Recently, the owner of a Pittsburgh-area restaurant changed his policy and has banned children under the age of six from his establishment because they regularly disrupted other customers’ meals.

Mike Vuick, owner of McDain’s Restaurant and Golf Center in Monroeville, PA, is at the center of this big controversy.

Speaking for myself, I have no problem with his decision.    He’s a private citizen with a private business and his business decisions should be customer-driven.

I had no problem when some restaurants, years ago, decided to have smoke-free environments while others continued to allow smoking.  (Since then, the government has stuck its nose into the matter.)

Back then, if non-smokers stopped going to a smoking restaurant or smokers stopped going to a non-smoking one, those were the consequences the owner had to face and it was up to him to decide whether to continue a smoking or non-smoking policy.

Similarly, if people with young children refuse to dine at McDain’s because their children now have to stay home, then he’ll feel it in the day’s tally.  On the other hand, if his business increases, then he made a good business decision.

I really don’t see what all the fuss is about.  There are plenty of “family” style restaurants which cater to families with young children.  Why is Mr. Vuick being criticized because he’s choosing to accommodate those customers who have complained that their meals have been ruined because of unruly children?  His attitude is that the children may be the center of their parents’ universe, but they’re not the center of everyone else’s universe.

He’s absolutely right.  I don’t have children.  But I have grand nieces and nephews and, as far as I’m concerned, they can do no wrong.  Their little tantrums are far more tolerable than those of strangers.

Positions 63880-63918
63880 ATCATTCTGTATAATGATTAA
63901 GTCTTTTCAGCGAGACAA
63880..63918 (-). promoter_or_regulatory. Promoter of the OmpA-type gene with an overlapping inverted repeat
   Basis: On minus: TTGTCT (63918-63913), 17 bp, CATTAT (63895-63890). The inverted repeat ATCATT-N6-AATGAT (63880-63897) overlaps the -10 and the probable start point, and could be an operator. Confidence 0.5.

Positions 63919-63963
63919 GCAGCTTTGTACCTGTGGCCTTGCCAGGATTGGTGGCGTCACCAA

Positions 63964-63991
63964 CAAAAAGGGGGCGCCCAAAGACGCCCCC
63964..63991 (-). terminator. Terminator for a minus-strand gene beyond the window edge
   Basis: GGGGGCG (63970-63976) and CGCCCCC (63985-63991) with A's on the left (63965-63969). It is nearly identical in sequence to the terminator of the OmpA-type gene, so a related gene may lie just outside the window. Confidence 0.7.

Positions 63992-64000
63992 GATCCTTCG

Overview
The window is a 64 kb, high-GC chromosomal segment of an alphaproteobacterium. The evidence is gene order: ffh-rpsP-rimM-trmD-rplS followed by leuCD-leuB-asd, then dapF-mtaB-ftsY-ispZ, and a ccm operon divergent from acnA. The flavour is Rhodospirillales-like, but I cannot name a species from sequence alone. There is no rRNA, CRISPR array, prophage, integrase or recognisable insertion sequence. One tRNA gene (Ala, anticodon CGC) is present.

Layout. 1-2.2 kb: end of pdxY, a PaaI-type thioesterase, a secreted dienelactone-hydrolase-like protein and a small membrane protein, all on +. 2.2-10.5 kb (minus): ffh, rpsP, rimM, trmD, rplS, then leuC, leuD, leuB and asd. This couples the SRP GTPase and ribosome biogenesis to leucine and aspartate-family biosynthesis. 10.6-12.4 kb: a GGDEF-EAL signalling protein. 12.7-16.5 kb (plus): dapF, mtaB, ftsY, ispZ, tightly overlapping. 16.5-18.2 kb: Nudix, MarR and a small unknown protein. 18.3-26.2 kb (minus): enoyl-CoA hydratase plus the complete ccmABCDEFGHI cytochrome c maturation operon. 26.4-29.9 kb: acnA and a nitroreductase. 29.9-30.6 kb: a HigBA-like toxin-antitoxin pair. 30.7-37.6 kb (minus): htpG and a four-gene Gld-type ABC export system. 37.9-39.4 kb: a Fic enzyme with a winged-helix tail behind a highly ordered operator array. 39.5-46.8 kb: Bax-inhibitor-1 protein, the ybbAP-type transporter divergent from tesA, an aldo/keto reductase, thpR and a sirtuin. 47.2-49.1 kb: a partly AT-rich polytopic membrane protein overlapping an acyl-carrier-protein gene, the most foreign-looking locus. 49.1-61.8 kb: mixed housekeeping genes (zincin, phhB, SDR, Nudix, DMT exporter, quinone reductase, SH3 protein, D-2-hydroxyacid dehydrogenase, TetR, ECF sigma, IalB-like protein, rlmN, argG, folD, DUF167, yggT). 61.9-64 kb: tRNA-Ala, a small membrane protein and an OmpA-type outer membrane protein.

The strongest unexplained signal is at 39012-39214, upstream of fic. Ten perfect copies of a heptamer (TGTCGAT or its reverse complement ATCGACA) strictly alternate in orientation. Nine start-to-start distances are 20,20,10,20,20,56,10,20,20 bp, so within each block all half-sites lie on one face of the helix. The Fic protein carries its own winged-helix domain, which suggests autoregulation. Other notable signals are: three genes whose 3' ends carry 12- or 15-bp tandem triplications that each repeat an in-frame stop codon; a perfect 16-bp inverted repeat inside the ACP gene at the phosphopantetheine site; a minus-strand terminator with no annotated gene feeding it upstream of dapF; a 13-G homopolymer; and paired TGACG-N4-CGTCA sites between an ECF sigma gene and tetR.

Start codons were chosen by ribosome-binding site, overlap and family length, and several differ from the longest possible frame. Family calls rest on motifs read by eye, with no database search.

I’ve been in hundreds of restaurants over the years and many times I saw a child misbehaving while the parent sits by and does nothing.  The parent doesn’t discipline the child, but, instead, continues to ignore the behavior while everyone around them has to suffer.  To be honest, I’ve never seen this happen in a fine restaurant; actually I don’t think I’ve ever seen children in a fine restaurant.  But, if I’m in a family restaurant, children behaving badly (and parent’s who fail to supervise them) have to be expected.

What seemed like a straightforward matter – to ban or not to ban – has created a further controversy from one of my “why does she have a job” people, Joy Behar.  On a recent episode of “The View” (have I mentioned I’d rather set myself on fire than watch an entire episode of this show), when the topic was discussed, Ms. Behar said, “There seems to be a war against children going on.  Except when they’re in utero!  Then everyone seems to care!”

Well, I guess the controversy itself wasn’t big enough for Ms. Behar.  For some reason, she had to take the opportunity to bring people like me – pro-lifers – into the discussion.  She’s actually equating banning children from restaurants with killing children by the thousands every day?  Is she out of her mind?

Ms. Behar, do you actually believe banning young children from restaurants is a war against them?  What about what abortionists do for a living?  Legally killing almost 54 million children since 1973 in this country alone isn’t a war “against children?”  Are you nuts?

I get Mr. Vuick.  I don’t get Ms. Behar, but if you do, God bless you.

 

 

 

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